> Would Shanda the Panda survive its permanently changing artist
> roster?

Good example. The story of Shanda is a very driving force, but also
even though there have been many artist changes, the artists that have
taken the spotlight have been some of the top notch anthro comic
artists.

>
> Nope. The story IS an important part of the book. And while
> there are some duds in the bunch, I think furry comics do
> nicely story-wise. (I don't include anthology stories here;
> make up your own mind about it.)
>
> (The best stuff is generated, of course, by matching great
> art and storytelling in a way that both are highlighted.)
>
> I don't know the people who said what you quoted, but if
> they really are out for just the art, why bother with comics at all?
> There are portfolios. There are calendars. There are lots
> and lots of great pinups on the web. And what
> single comics panel can stand the comparison to a page of
> pinup, which is drawn in a bigger format, maybe in color even,
> by the same artist?
> Y'know what I think? They are talking about Genus and
> Wild Kingdom and similar titles. "I only buy it for the art. (Drool)"
> "I just want to observe the artist's technique! (Where do I have
> my KY?)" "I never actually read a story! (Now, what happened
> to the virgin vixen in the captivity of the wild Dog tribe again...)"

Well, I'll say this much, the art of doing a full comic page as to doing
a pin-up is completely different. Some artists are much better at doing
pin-ups than panel to panel art and visa versa. Doing comics, you have
a completely more difficult task than doing pinups. Each panel has to
be just as interesting as the next with smooth flowing action. Some
pull this off with much success others don't. And it's a hard
transition to make going from pin-ups to comics. I personally feel that
my comic work is much better than my pin-up work and I enjoy doing the
comic work more than the pin-up.

> I think there's a lot that could be improved in furry comics,
> but the storytelling is okay. If only we'd get the end of the
> stories!

Now I'll give an Amen to that one. That's the one annoying thing I've
found about furry comics is that you'll get pulled into a really good
story, and then zip. No ending. Now, there may be some really good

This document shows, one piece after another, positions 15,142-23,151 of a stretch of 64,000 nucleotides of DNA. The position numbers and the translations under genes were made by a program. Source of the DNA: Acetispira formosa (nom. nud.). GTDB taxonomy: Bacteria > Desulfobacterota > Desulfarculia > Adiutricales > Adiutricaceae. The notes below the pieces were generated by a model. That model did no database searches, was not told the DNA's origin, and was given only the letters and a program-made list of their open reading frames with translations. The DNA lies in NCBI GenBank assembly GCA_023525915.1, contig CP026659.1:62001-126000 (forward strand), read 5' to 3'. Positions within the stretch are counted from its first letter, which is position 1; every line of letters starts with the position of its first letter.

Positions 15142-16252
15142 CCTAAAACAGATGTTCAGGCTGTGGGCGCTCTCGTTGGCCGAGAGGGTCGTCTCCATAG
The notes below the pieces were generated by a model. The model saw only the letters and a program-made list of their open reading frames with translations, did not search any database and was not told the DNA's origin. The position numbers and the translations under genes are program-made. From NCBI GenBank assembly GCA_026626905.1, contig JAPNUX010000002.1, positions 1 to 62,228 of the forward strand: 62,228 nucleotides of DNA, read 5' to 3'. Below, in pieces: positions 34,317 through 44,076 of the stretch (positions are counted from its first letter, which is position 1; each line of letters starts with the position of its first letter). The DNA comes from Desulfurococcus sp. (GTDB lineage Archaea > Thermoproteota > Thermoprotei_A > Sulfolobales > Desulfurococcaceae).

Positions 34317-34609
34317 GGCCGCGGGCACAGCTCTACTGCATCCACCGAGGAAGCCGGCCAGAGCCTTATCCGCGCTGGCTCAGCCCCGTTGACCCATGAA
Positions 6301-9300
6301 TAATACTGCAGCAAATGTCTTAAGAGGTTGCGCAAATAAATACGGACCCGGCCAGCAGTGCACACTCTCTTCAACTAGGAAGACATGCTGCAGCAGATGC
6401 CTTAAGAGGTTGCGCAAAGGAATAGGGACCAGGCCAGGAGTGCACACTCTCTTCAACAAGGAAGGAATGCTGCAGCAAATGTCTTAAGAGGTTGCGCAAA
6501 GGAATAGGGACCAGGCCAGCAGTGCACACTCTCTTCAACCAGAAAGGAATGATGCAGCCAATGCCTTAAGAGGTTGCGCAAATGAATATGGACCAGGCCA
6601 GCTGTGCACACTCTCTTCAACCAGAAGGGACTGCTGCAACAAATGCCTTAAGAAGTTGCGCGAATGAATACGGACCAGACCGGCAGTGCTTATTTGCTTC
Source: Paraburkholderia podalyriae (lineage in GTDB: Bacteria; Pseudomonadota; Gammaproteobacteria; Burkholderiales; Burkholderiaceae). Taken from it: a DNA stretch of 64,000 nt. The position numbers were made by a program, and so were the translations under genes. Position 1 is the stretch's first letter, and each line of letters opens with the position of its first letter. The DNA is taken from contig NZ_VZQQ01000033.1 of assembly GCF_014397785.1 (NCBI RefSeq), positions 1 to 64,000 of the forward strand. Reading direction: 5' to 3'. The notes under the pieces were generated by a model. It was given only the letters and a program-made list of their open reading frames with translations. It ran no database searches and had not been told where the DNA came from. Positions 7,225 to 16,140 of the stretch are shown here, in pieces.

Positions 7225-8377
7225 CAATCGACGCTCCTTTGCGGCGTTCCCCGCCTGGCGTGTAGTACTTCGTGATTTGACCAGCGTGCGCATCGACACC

reasons why the artist or writer doesn't finish a story but I think it's
bad business to not complete something, somehow. That's why I'm so glad
that SFA has taken over publishing Extinctioners cause I didn't want to
fall into that category. I wanted to at least finish the first story
arch (which is completely drawn and written). You gotta be in it for
the long haul if you go public with a comic. Whether it's a fifty issue
story or 10 pages, you just gotta finish it somehow.

I wish Wagner would have followed that advice cause damn it, I want to
know what happened after Rebecca ran away from home!

rans...@tejiba.extern.ucsd.edu

unread,
Jul 29, 1999, 3:00:00 AM7/29/99
to
In article <7nnf3p$7...@ds2.acs.ucalgary.ca>,

"Richard J. Bartrop" <rbar...@calcna.ab.ca> writes:

|> it is in fact a self-contained story. The upcoming story, "The Mandate
|> of Heaven" will be serialized over the next four issues of ZT.

oh, tee-rifick! music to mine eyes.

--
"I want to lick your motherboard
Taste your scuzzy drive
When you feel me power up
That won't be Intel inside"
-"I Don't Want No Cybersex", Mojo Nixon

(Don't bother with the email. Tejiba doesn't have a dns entry and I haven't
figured out sendmale's configuration/aliasing/forwading schtupf yet.)

David Formosa (aka ? the Platypus)

unread,
Jul 29, 1999, 3:00:00 AM7/29/99
to
On 27 Jul 1999 18:20:19 GMT, Brian Sutton <bsu77...@aol.com> wrote:
>Tech High has three issues that I know of. It seemed to be coming out on an
>annual basis at Project A-kon though that is probably just my prospective on
>it.

So would anybody have them for public access?

David Formosa (aka ? the Platypus)

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Jul 29, 1999, 3:00:00 AM7/29/99
to
On 29 Jul 1999 06:36:44 GMT, David Formosa (aka ? the Platypus)

<dfor...@zeta.org.au> wrote:
>On 27 Jul 1999 18:20:19 GMT, Brian Sutton <bsu77...@aol.com> wrote:
>>Tech High has three issues that I know of. It seemed to be coming out on an
>>annual basis at Project A-kon though that is probably just my prospective on
>>it.
>
>So would anybody have them for public access?

What was I on? This sentence doens't make sence.

Ok, is anyone willing to sell me copies.

Cypher

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Jul 29, 1999, 3:00:00 AM7/29/99
to

Dalia <ldin...@bbn.com> wrote in message news:379DBC7E...@bbn.com...

> >
> > How much wood would a woodchuck chuck if a woodchuck would chuck wood?
>
> A woodchuck would chuck as much wood as a woodchuck could chuck if a
woodchuck
> could chuck wood. :)
>

Enough of the Monkey Island 2 References.... =)

Cypher

Chuck Melville

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Aug 1, 1999, 3:00:00 AM8/1/99
to

tamar_...@my-deja.com wrote in article <7nlco5$r9l$1...@nnrp1.deja.com>...


> In article
> <B64ECE1EEF38EE79.D2D199A2...@lp.airnews.net>,
> Allen Kitchen <all...@blkbox.com> wrote:
> >
> >
> > Roz Gibson wrote:
> > >
> > > During a recent discussion some friends, the subject of "whatever
> happened to"
> > > came up. Maybe someone on this NG can solve some of these
> mysteries:
> > >

> > > Ditto Chuck Melville.